10 Act 3, Scene 1 Teacher s Guide, Part 1 Use this guide during the second reading in the Drama Circle. As students read the scene aloud, pause to ask questions and discuss the scene. Encourage students to support their answers with evidence from the text whenever possible. Line(s) Quotation Notes, questions, and discussion prompts But there is two hard things present the person of Moonshine. What problem does Quince bring up next, and how do the men decide to address it? The play calls for a scene to occur by moonlight. The men decide that they can either leave a window open to let the moonlight in, or they can have a man dress up as the man in the moon and call himself by the name Moonshine. Why is it funny that Quince uses the word disfigure? It is another mix-up. He means to say figure, meaning represent, but instead he says disfigure, which means to mutilate or scar something so it is no longer recognizable. Again, Shakespeare is hinting to the audience that the version of the play these men perform might be a disfigured form of the original script Then there is another thing through that cranny shall Pyramus and Thisbe whisper. What is the next problem Quince brings up, and how do the men decide to address it? The play calls for Pyramus and Thisbe to talk to each other through a hole in a wall, but the men cannot bring a wall onto the stage. They decide to have a man dress up as a wall, covered in plaster, and hold his fingers up to represent the hole in the wall. Expeditionary Learning Outward Bound, Inc. NYS Common Core ELA Curriculum G8:M2B:U1:L15 June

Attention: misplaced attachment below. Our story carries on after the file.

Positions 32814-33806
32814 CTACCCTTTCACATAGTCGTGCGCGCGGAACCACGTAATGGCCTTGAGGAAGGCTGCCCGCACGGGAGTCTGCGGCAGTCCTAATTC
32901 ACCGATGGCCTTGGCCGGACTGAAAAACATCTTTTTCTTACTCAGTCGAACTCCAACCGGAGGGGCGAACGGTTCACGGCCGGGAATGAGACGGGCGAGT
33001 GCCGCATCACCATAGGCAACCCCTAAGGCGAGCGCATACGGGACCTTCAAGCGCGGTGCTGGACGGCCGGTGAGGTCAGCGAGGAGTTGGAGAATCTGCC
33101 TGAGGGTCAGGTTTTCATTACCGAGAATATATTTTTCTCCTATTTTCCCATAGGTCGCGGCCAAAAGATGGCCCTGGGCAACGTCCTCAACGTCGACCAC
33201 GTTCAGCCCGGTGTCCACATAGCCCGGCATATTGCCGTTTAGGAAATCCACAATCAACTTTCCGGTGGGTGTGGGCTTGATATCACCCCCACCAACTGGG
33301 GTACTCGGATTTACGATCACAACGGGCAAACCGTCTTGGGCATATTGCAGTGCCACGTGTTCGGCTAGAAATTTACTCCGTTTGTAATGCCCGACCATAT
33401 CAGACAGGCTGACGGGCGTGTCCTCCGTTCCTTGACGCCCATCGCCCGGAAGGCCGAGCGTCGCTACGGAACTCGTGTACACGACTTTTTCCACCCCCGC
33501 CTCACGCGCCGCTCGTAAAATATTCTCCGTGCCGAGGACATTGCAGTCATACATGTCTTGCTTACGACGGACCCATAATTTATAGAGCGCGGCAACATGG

11 Author s Craft: Poetry and Prose in A Midsummer Night s Dream Name: Date: Characters who speak in prose: Characters who speak in verse: In this play, verse and prose have different effects. Place a V on the line below to represent verse, and a P to represent prose: less rhythmic more rhythmic less formal more formal less musical more musical sounds less educated sounds more educated What message(s) did Shakespeare want to convey about his characters by writing some of their lines as verse and others as prose? Expeditionary Learning Outward Bound, Inc. NYS Common Core ELA Curriculum G8:M2B:U1:L15 June

12 A Midsummer Night s Dream Structured Notes, Name: Date: What is the gist of ? Focus Question: How does Shakespeare show the audience that the men s play will be funny? Be sure to cite the strongest evidence from the text to support your answer. Expeditionary Learning Outward Bound, Inc. NYS Common Core ELA Curriculum G8:M2B:U1:L15 June

13 A Midsummer Night s Dream Structured Notes, Vocabulary Word abide (3.1.12) Definition Context clues: How did you figure out this word? prologue (3.1.17) assurance (3.1.20) chink (3.1.63) cranny (3.1.69) Expeditionary Learning Outward Bound, Inc. NYS Common Core ELA Curriculum G8:M2B:U1:L15 June